petak, 21.10.2011.



Bike Computer With Temperature

bike computer with temperature

  • The degree of internal heat of a person's body

  • A body temperature above the normal; fever

  • The degree or intensity of heat present in a substance or object, esp. as expressed according to a comparative scale and shown by a thermometer or perceived by touch

  • the degree of hotness or coldness of a body or environment (corresponding to its molecular activity)

  • the somatic sensation of cold or heat

  • Temperature is a physical property that quantitatively expresses the common notions of hot and cold. Objects of low temperature are cold, while various degrees of higher temperatures are referred to as warm or hot.

  • An electronic device for storing and processing data, typically in binary form, according to instructions given to it in a variable program

  • calculator: an expert at calculation (or at operating calculating machines)

  • (computing) computer science: the branch of engineering science that studies (with the aid of computers) computable processes and structures

  • a machine for performing calculations automatically

  • A person who makes calculations, esp. with a calculating machine

  • bicycle: a wheeled vehicle that has two wheels and is moved by foot pedals

  • motorcycle: a motor vehicle with two wheels and a strong frame

  • A bicycle or motorcycle

  • bicycle: ride a bicycle

2006 Dayton Hamvention, or Bust!

2006 Dayton Hamvention, or Bust!

Atlanta Scavenger Hunt #8, Wild Card! #9 "Photographs with Stories"

It's that time of year again, the middle of May. It used to be the end of April, but the weather was so bad, the powers that be changed the dates in hopes of warmer temperatures and less rain.

It worked, some.... You see it always rains at Dayton.

Yep. It's time for the Dayton Hamvention. Think Daytona Bike Week, except there are no motorcycles, no biker babes flashign their "headlights", etc. And everybody is fat, or old, or both. And has a radio. Some folks have multiple radios, on themselves, on their cars. As one woman told me one time " radios strapped all over their bodies...".

Yep. At the Dayton Hamvention everybody has a radio or two (or three), and the antennae to go with them. Everthing Ham radio. New equipment vendors 9Kenwood, ICOM, Yaesu, TenTec, M2, etc.) set-up big booths in Hara Arena and show their new products. The big vendors five away gree hats. Let's see, 12 years, yep, I've got 12 different colors of Yaesu hats. Other related vendors sell everything from power supplies to computers to salted nuts. Yep.

The outside parking area of the arena is a huge fleamarket. Huge. Think of any given Braves home game, except everybody is a Ham Radio operator with a pickup truck or statonwagon with the tailgate down and stuff to sell. Good stuff. We call it the "boneyard", and "if you can't find it at Dayton, you can't find it.

We usually leave Atlanta 6:00am in the morning. We drive for 8 hours, it's an easy drive. Just take I-75 North, then turn left when you get to Dayton. We pass the time by using our various radios to talk back and forth to each other in our group, and to other Hams, some of them all around the World.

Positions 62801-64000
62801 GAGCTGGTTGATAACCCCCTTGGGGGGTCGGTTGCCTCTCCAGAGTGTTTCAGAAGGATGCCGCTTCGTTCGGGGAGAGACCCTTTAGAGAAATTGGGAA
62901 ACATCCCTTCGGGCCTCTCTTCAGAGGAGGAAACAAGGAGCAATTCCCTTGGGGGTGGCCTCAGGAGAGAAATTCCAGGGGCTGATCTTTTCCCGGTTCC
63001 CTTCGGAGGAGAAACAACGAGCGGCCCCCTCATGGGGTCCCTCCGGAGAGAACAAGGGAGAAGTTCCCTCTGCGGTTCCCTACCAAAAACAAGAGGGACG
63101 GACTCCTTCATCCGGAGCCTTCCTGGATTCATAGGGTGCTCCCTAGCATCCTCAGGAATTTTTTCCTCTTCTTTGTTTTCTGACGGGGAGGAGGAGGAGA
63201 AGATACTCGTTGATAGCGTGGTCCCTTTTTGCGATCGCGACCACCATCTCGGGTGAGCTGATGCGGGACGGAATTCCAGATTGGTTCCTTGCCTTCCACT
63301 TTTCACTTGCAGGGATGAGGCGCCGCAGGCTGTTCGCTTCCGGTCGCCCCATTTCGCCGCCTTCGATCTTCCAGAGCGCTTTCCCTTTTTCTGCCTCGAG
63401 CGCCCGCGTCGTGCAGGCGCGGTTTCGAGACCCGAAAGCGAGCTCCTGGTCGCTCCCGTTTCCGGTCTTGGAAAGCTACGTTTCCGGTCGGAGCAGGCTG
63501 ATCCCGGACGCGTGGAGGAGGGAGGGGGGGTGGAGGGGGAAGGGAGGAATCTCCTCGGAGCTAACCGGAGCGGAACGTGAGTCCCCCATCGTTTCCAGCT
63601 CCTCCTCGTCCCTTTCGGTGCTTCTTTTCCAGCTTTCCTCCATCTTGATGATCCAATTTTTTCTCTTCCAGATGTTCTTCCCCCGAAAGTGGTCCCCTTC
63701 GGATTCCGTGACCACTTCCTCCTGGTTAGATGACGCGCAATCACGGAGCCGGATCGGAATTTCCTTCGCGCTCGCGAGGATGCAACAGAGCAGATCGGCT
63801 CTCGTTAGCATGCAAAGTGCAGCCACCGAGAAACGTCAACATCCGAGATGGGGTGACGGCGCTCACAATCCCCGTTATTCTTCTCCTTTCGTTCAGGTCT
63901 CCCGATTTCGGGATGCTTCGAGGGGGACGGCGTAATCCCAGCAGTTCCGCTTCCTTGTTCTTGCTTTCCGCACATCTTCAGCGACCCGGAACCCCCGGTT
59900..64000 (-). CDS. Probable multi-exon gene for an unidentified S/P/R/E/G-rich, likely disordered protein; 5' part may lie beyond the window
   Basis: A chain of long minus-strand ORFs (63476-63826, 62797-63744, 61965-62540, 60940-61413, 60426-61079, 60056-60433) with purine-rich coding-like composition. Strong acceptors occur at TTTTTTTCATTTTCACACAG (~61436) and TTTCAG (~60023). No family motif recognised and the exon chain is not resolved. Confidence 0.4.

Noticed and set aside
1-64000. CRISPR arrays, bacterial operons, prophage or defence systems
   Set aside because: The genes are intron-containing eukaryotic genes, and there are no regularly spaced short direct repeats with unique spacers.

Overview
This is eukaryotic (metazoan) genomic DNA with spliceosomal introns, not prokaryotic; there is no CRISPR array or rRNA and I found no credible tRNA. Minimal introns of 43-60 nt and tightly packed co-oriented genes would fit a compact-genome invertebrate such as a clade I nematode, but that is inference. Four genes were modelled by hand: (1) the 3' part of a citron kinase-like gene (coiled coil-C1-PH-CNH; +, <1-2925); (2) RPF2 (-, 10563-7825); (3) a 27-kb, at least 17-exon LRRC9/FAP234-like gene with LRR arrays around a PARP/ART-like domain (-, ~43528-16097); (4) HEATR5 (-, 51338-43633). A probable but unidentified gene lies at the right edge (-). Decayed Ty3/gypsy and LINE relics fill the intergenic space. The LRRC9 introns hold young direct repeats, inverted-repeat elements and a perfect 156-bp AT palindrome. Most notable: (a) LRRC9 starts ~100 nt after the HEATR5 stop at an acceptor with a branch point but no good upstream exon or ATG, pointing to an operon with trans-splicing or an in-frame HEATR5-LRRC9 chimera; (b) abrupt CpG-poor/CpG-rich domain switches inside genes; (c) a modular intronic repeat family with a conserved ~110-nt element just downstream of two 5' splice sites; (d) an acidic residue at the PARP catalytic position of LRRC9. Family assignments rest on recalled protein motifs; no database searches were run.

We have a real good time.

We do the Dayton Hamvention Thursday, Friday and Saturday. There is a lot to see, you understand. Think Comdex, but for total geeks, real geeks. We seek out and buy bargains. We usually hit it for an hour or two Sunday morning, then depart, and make the 8 hour drive back to Atlanta. Note, the dirve back is always easier because it is, in fact, all "downhill". LOL.

When we return, most of us have some odd piece of junk we know full well we'll never use, never turn into that sweet 100 Watt CW transmitter, just by snipping a wire here and adding an obscure capacitor there. Junk for our junk piles.

But we do have fun....

Think Dayton!

TTY soon es 73 de KE4ENI..

They told me I could meet some handsome Italian men if I just rode around this place on a bike. So far, all I've met are tourists...

They told me I could meet some handsome Italian men if I just rode around this place on a bike. So far, all I've met are tourists...

(note: more details later, as time permits)


I have visited Rome's Piazza del Popolo on several occasions over a period of nearly 40 years, and have taken numerous photos there. Though I've had a few early-morning photo sessions, most of my visits have been in the afternoon -- when I have simply walked around the broad, open plaza to photograph whatever interesting sights and people presented themselves. On this most recent visit in May 2011, I arrived on a Wednesday afternoon, after finishing the first of two computer seminars that brought me to Rome on this trip.

The sun was out, the temperature was mild -- and as usual, the piazza was filled with numerous tourists and students and children, older people out for an afternoon stroll, families, couples, and people coming and going to church services at nearby churches. On some occasions, there have been marching bands, government-sponsored celebrations and even impromptu soccer games among the various children and street urchins. This time, there was an energetic blues/rock band that set up their gear right next to the central obelisk and fountains and played song after song in Italian, for anyone who would listen.

I took roughly 450 photos during this visit to Piazza del Popolo; and since I had a relatively DSLR camera (Sony alpha-55) that shoots both still and video, I also shot a few video clips of the afore-mentioned band. I've winnowed the collection down to 50 that I think you'll find interesting...

bike computer with temperature

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